While speaking with a planner or building specialist, keep a couple of things in mind:
There are most likely other people in line behind you, respect everyone’s schedule and stick to the time limits.
The land-use planner or building specialist is there to help interpret the building code with you; they are not there to design your house or revise the building code to benefit your project.
Be nice at the building department and thank the land-use planner or building specialist for their time, even if you received unfavorable information.
SOME USEFUL STRATEGY WHILE AT THE BUILDING DEPARTMENT
Get the names of everyone you speak with at the building department (or better yet, get business cards). Direct contact information will come in very handy later when you may have follow up questions.
When asking questions and getting answers, note the applicable section(s) of the municipal code and building code. This information will save hours of time later.
Find out what resources are available at the building department.
+ Are previous surveys, plans, and permits documented in microfilm?
+ Is there a website for maps, zoning, and environmental factors?
+ Are their liens, violations or other legal issues on file with the city or county for the property?
+ Are there physical handouts listing the requirements for building permits?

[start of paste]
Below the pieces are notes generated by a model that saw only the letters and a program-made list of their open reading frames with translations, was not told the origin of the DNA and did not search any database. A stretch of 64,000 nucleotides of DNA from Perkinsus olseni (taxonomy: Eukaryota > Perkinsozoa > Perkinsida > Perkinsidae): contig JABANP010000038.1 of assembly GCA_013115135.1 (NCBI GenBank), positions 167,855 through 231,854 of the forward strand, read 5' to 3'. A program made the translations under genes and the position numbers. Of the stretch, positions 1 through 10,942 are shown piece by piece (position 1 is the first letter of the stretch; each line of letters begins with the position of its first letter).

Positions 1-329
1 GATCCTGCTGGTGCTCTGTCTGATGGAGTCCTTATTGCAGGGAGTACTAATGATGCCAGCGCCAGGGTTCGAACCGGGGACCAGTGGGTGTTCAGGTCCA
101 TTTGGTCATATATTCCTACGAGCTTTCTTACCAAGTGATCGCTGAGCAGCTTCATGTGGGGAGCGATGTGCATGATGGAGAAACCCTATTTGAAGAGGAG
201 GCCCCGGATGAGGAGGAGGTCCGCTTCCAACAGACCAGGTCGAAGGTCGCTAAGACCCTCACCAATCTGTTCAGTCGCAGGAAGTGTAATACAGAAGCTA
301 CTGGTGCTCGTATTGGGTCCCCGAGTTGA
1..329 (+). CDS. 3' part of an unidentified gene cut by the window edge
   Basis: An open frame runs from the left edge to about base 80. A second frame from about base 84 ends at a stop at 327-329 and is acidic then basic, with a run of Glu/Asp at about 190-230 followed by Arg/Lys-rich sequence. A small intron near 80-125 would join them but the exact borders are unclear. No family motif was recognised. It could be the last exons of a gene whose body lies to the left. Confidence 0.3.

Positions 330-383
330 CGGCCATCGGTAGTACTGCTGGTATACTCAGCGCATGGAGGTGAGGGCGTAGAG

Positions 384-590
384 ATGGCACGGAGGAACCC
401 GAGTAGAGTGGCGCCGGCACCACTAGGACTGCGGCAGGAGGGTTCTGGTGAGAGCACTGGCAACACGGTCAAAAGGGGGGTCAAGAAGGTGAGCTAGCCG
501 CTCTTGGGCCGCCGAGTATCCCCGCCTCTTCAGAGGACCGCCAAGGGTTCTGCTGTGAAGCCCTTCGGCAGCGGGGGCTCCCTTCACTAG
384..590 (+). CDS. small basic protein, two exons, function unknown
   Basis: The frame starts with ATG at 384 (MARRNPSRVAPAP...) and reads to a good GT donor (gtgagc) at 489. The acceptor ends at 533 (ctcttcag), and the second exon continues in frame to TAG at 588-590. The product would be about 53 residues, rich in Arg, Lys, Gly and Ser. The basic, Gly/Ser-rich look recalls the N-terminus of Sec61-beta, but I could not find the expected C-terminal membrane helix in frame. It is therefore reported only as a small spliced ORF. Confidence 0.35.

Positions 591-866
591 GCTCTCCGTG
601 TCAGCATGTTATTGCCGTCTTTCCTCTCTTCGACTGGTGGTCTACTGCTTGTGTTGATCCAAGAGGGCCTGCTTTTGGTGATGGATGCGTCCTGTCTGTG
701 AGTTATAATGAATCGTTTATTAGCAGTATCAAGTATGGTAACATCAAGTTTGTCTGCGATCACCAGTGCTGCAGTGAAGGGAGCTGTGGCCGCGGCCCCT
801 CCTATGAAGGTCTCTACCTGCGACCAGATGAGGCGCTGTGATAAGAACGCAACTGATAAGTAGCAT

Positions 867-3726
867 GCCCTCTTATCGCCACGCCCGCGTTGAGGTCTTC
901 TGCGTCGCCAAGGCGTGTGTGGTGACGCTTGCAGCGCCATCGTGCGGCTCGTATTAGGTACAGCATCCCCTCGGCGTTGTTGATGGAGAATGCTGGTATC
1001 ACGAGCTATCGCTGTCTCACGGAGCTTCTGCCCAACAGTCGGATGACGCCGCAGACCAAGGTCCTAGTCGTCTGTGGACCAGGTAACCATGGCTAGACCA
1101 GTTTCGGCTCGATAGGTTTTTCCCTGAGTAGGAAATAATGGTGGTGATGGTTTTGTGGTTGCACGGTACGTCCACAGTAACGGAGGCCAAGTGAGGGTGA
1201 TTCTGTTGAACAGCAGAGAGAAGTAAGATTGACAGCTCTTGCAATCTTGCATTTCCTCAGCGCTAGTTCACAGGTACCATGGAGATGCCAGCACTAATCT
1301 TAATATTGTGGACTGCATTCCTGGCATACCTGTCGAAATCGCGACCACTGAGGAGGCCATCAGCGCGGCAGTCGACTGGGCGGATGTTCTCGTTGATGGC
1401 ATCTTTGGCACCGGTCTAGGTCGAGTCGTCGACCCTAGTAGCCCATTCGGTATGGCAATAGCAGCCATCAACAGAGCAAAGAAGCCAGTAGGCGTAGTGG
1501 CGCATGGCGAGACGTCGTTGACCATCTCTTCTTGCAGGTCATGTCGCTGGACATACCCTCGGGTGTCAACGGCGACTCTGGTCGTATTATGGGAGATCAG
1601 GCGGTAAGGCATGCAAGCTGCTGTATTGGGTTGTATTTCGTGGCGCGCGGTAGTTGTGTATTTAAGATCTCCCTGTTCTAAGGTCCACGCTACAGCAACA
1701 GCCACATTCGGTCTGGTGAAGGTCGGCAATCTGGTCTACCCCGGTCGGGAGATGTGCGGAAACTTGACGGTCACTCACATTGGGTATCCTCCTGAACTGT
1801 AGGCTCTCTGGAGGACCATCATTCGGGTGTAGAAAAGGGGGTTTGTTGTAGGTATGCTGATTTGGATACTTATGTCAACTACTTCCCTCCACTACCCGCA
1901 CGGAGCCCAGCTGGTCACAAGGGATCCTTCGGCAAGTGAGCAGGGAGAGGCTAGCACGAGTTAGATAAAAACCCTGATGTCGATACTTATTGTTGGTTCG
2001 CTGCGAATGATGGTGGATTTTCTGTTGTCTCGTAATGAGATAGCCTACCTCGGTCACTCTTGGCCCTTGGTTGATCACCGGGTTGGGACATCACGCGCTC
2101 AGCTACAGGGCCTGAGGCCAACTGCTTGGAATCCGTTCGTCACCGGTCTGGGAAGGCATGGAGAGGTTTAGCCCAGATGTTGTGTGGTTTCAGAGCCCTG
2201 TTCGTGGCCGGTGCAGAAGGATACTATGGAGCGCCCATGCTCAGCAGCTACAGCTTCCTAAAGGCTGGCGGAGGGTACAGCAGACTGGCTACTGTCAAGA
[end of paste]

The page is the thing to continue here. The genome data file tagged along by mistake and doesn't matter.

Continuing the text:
THE PROPERTY RESEARCH CHEAT SHEET:
The following list of questions to ask at the building department is the product of 14 years’ worth of meeting with various building departments. It’s a great departure point for researching property for the first time and it should get some items on the agenda that non-architects may not know to ask. With that said, this list is neither comprehensive nor complete. There may be additional categories and further questions to ask, depending on the jurisdiction and/or property. Since time is typically a limiting factor at the building department, this list has been organized from most important to least important with critical items in black and less important (but still useful) items in gray. Right hand click on the image to view and print the 8-1/2″ x 11″ version.
This cheat sheet is most relevant for the initial research on a piece of property. Once design work begins on a project, there are a host of additional questions that an architect should direct to the building department. There may be some additional items that should make the roster and we’re always interested in hearing them, so hit that comments button at the bottom.
Happy researching and cheers from Team BUILD